From fi­nance to ro­mance: how ‘Figs’ got into a new role

One of San Fran’s most sought-af­ter cou­ples ther­a­pists has a dig­i­tal brand

The Irish Times - Business - - CAVEAT - Wild Geese Fi­achra ‘Figs’ O’Sul­li­van, Cal­i­for­nia Su­san Clarke

Fi­achra “Figs” O’Sul­li­van grew up in Old Bawn in Tal­laght in Dublin. “I’ve met lots of guys named Fi­achra, my age, who are nicked-named “Figs”. I think its be­cause Ja­cobs ran a huge ad cam­paign when I was young about “how do they get the figs into the fig roll?”. It was ev­ery­where and the kids in my neigh­bour­hood started call­ing me Figs!”

When O’Sul­li­van was 12, his fam­ily moved to Rath­mines and he went to Strat­ford Col­lege.

“I re­mem­ber the prin­ci­pal of the school called my par­ents in for a meet­ing be­cause he said I needed to change my ac­cent as it wasn’t ap­pro­pri­ate for the school. It made me very aware of the class con­scious set-up in Ire­land and I felt at a loss to know where I fit.”

Af­ter grad­u­at­ing from Trin­ity with a de­gree in Busi­ness, Eco­nomics and So­ci­ol­ogy, O’Sul­li­van moved to San Fran­cisco.

“In San Fran­cisco the only thing peo­ple want to know is are you good at what you do. I worked in fi­nan­cial ser­vices and the only thing that mat­tered was can you make money. I have a com­pet­i­tive side and I found be­ing a stock­bro­ker for Mer­rill Lynch ex­cit­ing and ter­ri­fy­ing, like a com­pet­i­tive sport­ing event.

“I al­ways wanted to be in the first per­centile for money made and I usu­ally was, but I lived in fear of be­ing told one day that I had lost a lot of money for a client.”


Fol­low­ing his time at Mer­rill, O’Sul­li­van be­came a spe­cial­ist in em­ployee stock op­tions for dot-com busi­nesses.

“I helped a lot of the first Sil­i­con Val­ley com­pa­nies to de­velop their em­ployee stock op­tions. I worked with com­pa­nies like Citi Group, Smith Bar­ney, Google, etc.”

How­ever, from a young age, he al­ways knew he would end up help­ing peo­ple.

“I al­ways thought I’ll make money first and then do what I want to do in the world. My work in the fi­nan­cial sec­tor was driven out of in­se­cu­rity and it didn’t make me feel any bet­ter.”

When the dot-com bub­ble burst and 9/11 hap­pened, O’Sul­li­van took the op­por­tu­nity to move out of the fi­nan­cial world and he re­lo­cated to a re­mote part of Cal­i­for­nia out­side of Big Sur.

“I lived in Esalen. The Esalen In­sti­tute is a cen­tre which was the birth­place of the hu­man po­ten­tial move­ment. I stud­ied about my­self there for a year and a half work­ing with the heal­ers, ther­a­pists and teach­ers I met there. I be­came in­volved in im­pro­vi­sa­tional dance and theatre and the ex­pe­ri­ences I had there re­ally laid the foun­da­tions for me be­com­ing a ther­a­pist my­self.”

By the time he turned 38, O’Sul­li­van says his sec­ond ca­reer as a re­la­tion­ship ex­pert and ther­a­pist had fi­nally al­lowed him to feel like he has found his place.

“Dur­ing my train­ing, I was vol­un­teer­ing in a cen­tre help­ing peo­ple with their re­la­tion­ships and I had never felt so happy. I loved it so much. In my fi­nan­cial ca­reer, I had helped make a lot of rich peo­ple even richer. Now I help peo­ple love each other. It feels great.”

How­ever, O’Sul­li­van’s ground­ing in busi­ness never left him and, af­ter es­tab­lish­ing him­self as one of San Fran­cisco’s most sought-af­ter cou­ples’ ther­a­pists, he has de­vel­oped a dig­i­tal brand Em­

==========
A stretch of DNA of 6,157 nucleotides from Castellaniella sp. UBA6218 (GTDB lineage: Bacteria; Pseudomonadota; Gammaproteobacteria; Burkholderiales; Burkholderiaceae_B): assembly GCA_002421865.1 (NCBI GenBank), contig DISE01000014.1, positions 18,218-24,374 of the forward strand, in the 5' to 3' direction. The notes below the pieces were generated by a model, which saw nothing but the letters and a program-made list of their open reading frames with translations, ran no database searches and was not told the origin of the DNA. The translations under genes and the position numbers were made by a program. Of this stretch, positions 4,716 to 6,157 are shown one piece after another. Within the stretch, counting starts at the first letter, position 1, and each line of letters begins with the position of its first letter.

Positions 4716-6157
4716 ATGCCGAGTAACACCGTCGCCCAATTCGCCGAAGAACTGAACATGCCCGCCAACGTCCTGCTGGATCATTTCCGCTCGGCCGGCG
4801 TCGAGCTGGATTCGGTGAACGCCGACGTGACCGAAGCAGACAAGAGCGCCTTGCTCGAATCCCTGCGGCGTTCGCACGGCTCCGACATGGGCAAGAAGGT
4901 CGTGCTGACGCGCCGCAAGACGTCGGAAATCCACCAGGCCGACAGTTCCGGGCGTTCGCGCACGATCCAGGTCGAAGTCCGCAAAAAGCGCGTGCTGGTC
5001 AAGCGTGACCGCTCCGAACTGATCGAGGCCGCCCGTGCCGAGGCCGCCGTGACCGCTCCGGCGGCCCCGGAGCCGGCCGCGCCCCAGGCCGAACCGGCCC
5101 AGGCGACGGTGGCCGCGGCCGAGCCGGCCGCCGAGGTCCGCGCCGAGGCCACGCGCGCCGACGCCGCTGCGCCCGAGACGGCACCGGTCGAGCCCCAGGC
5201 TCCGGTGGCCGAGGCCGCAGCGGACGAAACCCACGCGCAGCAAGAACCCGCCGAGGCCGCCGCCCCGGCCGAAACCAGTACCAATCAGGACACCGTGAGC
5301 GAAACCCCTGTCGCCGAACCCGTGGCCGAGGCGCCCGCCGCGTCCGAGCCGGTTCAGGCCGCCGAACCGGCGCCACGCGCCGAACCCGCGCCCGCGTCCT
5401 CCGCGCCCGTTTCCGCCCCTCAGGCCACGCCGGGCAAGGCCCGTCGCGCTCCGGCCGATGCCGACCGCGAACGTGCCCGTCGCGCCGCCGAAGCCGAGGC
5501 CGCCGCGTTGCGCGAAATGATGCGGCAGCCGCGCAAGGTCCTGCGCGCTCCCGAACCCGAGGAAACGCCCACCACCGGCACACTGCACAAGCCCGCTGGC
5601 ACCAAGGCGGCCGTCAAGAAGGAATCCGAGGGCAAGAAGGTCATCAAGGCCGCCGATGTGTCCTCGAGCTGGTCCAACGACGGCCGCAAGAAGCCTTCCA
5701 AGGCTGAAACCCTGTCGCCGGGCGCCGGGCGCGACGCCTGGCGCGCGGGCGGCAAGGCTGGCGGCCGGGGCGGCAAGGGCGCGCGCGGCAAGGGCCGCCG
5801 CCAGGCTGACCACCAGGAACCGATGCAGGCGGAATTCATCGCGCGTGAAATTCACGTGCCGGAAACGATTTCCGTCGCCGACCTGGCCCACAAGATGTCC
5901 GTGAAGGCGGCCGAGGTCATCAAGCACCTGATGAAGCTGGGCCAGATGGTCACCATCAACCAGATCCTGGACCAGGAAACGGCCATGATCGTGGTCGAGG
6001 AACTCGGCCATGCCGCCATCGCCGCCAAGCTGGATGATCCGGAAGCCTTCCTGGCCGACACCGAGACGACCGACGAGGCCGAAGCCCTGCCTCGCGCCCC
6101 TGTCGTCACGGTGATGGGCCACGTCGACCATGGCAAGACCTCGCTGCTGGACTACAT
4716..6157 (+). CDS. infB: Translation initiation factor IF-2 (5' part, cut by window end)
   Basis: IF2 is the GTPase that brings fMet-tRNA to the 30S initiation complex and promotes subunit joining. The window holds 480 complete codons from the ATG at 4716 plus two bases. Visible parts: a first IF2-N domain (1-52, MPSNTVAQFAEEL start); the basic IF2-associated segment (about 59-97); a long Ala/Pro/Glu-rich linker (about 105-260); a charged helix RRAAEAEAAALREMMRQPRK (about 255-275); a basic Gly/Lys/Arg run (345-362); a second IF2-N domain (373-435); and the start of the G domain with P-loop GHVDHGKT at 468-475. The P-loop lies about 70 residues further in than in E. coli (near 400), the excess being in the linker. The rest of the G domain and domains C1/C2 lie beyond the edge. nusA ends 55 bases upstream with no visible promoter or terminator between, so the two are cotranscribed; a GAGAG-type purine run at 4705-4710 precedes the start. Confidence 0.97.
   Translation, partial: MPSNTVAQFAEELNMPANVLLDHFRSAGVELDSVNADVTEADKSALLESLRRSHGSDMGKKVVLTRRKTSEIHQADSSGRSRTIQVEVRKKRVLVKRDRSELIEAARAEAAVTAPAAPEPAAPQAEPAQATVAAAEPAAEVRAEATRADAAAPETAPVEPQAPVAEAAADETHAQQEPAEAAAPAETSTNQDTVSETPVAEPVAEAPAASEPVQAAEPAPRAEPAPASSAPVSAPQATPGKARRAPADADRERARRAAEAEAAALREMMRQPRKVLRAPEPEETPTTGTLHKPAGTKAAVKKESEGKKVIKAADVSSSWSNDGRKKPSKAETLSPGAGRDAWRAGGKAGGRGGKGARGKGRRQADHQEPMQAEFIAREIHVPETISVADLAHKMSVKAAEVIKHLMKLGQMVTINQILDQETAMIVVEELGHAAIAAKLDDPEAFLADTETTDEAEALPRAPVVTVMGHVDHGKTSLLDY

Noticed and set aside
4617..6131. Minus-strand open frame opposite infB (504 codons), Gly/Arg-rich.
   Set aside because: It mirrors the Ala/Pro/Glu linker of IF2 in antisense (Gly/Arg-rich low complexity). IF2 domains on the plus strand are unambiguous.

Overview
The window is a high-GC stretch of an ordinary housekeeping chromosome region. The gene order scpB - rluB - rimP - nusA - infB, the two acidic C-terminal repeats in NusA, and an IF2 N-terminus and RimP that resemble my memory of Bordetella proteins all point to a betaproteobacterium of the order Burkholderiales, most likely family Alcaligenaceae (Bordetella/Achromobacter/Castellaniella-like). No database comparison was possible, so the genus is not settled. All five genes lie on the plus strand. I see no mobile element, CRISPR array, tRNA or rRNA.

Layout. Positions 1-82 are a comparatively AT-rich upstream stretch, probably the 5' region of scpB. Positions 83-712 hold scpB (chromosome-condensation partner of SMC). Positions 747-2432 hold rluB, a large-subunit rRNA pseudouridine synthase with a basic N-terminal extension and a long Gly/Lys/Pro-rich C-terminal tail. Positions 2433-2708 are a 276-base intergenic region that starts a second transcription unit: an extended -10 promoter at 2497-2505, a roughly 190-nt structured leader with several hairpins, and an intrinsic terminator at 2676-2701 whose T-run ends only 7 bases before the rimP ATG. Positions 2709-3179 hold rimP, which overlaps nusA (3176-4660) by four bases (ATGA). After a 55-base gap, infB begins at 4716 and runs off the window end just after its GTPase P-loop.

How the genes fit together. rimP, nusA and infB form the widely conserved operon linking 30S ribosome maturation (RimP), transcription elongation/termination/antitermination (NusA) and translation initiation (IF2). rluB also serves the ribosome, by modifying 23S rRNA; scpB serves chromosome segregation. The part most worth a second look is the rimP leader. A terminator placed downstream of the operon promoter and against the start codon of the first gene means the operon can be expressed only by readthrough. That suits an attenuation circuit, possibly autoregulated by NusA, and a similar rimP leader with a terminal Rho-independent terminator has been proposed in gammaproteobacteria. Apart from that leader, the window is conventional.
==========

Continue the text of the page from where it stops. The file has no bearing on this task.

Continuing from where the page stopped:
“I re­alised that my ther­apy prac­tice isn’t scal­able in terms of im­pact or fi­nan­cially so I cre­ated Em­ in or­der to bring the wis­dom of the ther­a­pies and psy­chother­apy prac­tices I use to a much greater pop­u­la­tion”.


O’Sul­li­van launched the app Em­pathi ear­lier this year and found he had 6,000 sub­scribers in the first two months.

“That was our beta launch. We closed the sub­scrip­tions af­ter that so we could re-as­sess what works and what peo­ple want and we are open­ing up for sub­scrip­tions again.”

Em­ al­lows users to take on­line self-as­sess­ments and cour­ses. There are pod­casts and live ac­cess to O’Sul­li­van at cer­tain times.

“Work­ing in fi­nance in the US in the 1990s, I had the best sales train­ing in the world. I built up my ex­pe­ri­ence in busi­ness de­vel­op­ment, sales and mar­ket­ing and now I’m ap­ply­ing what I learned in my first ca­reer to a busi­ness I be­lieve in and I’m pas­sion­ate about.”

While there are some other apps avail­able to help cou­ples with their re­la­tion­ships, O’Sul­li­van has cre­ated a way for cou­ples to ac­cess what he says are the very lat­est science and clin­i­cally proven psy­chother­a­peu­tic re­la­tion­ship ther­a­pies.

“I spent my time in the fi­nan­cial world try­ing to avoid my shame and feel­ings of un­wor­thi­ness. Now I have suc­cess­fully de­vel­oped a unique on­line start-up that has been led by my vul­ner­a­bil­i­ties,” says O’Sul­li­van.

“By far my great­est suc­cess is be­ing a hus­band to Teale and fa­ther to Grace and Kian. My wife Teale is also a cou­ples ther­a­pist and we do a very un-Ir­ish thing, we air our dirty laun­dry in pub­lic! We will some­times do a joint pod­cast where we will dis­cuss our own re­la­tion­ship is­sues and how we work through them. So, we do this work our­selves. We walk the walk!

“It’s funny be­cause I find it easy to ac­cept my suc­cess here in Amer­ica. I find Amer­i­cans to be cheer­lead­ers. They cheer you on. But there is still the fear that, in Ire­land, peo­ple would be say­ing, ‘who does yer man think he is?’”

In my fi­nan­cial ca­reer, I had helped make a lot of rich peo­ple even richer. Now I help peo­ple love each other. It feels great

Fi­achra O’Sul­li­van: “I find it easy to ac­cept my suc­cess here in Amer­ica. I find Amer­i­cans to be cheer­lead­ers. They cheer you on.”

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